Former Prime Minister Tony Blair has spoken passionately about the importance of all faiths uniting to make a difference to global poverty and conflict.
He made his comments at a central London fundraising breakfast in which the Tony Blair Faith Foundation (TBFF) joined with World Jewish Relief for the first time to raise awareness of and funds for both organisations’ vital work in Africa.
Established last year, one of TBFF’s major projects is focused on Africa and the prevention and eradication of malaria, which kills one million Africans a year. By working with faith communities the Foundation encourages community health training on malaria prevention.
The money raised will also support TBFF’s Faith Act Fellowship, a ten-month interfaith programme for 30 young people of different faiths — aged between 18-25, from Canada, the US and the UK — to raise awareness and funds about combating malaria in faith communities. Seven of the Faith fellows will be Jewish.
WJR supports a programme for street kids in Rwanda, most of whom are orphans of the genocide that besieged and disfigured the country. To date the programme has given opportunities to over 600 children, providing accommodation, food, education and much-needed emotional support.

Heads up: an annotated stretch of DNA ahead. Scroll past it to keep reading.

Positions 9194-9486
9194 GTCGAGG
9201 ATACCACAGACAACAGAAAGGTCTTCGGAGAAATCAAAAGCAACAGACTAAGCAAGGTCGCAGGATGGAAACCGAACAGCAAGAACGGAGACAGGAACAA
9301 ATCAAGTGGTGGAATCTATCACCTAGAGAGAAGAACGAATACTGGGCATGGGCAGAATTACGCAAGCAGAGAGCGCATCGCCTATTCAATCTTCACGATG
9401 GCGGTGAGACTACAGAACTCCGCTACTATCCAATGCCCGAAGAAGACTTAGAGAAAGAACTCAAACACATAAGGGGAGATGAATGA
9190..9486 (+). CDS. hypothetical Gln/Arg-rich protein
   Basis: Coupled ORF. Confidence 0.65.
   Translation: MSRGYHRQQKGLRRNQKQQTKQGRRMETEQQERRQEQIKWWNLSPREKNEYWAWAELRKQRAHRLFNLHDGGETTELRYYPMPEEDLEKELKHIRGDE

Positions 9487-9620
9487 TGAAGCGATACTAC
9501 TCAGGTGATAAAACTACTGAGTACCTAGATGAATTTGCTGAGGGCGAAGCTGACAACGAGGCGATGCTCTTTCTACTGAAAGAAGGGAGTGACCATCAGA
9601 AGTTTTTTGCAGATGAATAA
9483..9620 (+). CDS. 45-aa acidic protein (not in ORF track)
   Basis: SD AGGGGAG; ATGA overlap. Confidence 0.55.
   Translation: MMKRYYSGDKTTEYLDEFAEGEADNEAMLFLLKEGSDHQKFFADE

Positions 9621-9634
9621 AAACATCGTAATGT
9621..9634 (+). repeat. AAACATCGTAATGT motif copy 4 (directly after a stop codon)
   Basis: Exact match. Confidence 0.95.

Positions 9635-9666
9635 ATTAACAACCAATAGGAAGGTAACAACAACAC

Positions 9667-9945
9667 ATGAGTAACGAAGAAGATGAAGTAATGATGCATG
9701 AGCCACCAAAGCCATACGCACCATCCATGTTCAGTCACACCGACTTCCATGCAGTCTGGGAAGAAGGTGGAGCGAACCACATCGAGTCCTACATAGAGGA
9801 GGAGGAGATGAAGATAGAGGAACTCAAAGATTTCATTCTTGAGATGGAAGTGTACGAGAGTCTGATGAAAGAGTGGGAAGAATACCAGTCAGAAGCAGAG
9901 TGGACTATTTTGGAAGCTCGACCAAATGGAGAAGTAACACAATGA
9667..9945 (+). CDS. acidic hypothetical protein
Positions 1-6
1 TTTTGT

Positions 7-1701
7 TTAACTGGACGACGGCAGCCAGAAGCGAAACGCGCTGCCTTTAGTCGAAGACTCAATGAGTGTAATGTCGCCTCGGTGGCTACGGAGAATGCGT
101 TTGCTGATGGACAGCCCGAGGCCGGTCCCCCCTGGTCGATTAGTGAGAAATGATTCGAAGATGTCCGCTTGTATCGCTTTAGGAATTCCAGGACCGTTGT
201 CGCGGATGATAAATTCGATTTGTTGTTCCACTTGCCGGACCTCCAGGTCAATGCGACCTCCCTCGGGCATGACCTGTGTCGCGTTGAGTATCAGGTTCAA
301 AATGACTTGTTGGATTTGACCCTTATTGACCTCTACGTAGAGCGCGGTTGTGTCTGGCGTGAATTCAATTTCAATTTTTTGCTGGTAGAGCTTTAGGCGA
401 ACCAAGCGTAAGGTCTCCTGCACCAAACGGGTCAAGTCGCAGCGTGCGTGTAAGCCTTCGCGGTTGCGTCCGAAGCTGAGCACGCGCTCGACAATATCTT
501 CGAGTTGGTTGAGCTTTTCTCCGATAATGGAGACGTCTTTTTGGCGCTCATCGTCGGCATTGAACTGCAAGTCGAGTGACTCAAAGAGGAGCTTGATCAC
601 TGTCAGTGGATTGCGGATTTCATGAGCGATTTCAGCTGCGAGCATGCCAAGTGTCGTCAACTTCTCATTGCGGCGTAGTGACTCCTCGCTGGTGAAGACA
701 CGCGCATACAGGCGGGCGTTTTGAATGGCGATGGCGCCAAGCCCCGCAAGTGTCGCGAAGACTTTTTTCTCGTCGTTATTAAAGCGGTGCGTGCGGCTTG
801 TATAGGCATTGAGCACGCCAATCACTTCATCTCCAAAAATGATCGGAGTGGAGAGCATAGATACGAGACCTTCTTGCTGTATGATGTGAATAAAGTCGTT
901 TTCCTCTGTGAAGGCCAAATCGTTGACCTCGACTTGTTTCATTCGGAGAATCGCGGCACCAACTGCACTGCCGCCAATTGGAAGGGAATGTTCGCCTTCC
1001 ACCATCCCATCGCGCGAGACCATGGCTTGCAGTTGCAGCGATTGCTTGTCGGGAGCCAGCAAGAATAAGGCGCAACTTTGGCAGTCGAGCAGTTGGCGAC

Mr Blair spoke candidly about the work of his Foundation, his own faith, and the need for effective governance. He also discussed the crucial role played by aid organisations in Africa and the tragic yet important link between the Jewish the Rwandan peoples.
He told the 140 breakfast participants: “The work WJR does in Rwanda is fantastic and is transforming the lives of those it touches. Of course WJR helps the global Jewish community but it also looks beyond to see where else it can do good. This is a fantastic act of commitment, dedication and service and is an example to us all.”
Ruth Turner, chief executive of the TBFF, visited Rwanda last week and saw the WJR-supported street kids project.
She said: “The children we met at the centre in Kayzona were transforming their lives with the help of the dedicated staff in Rwanda, the generosity of the Jewish community and people of other faiths in the UK and beyond.
“We’re proud to be working with WJR to find more opportunities for people of different religions to show their faith in their own God through service and their love of humanity.”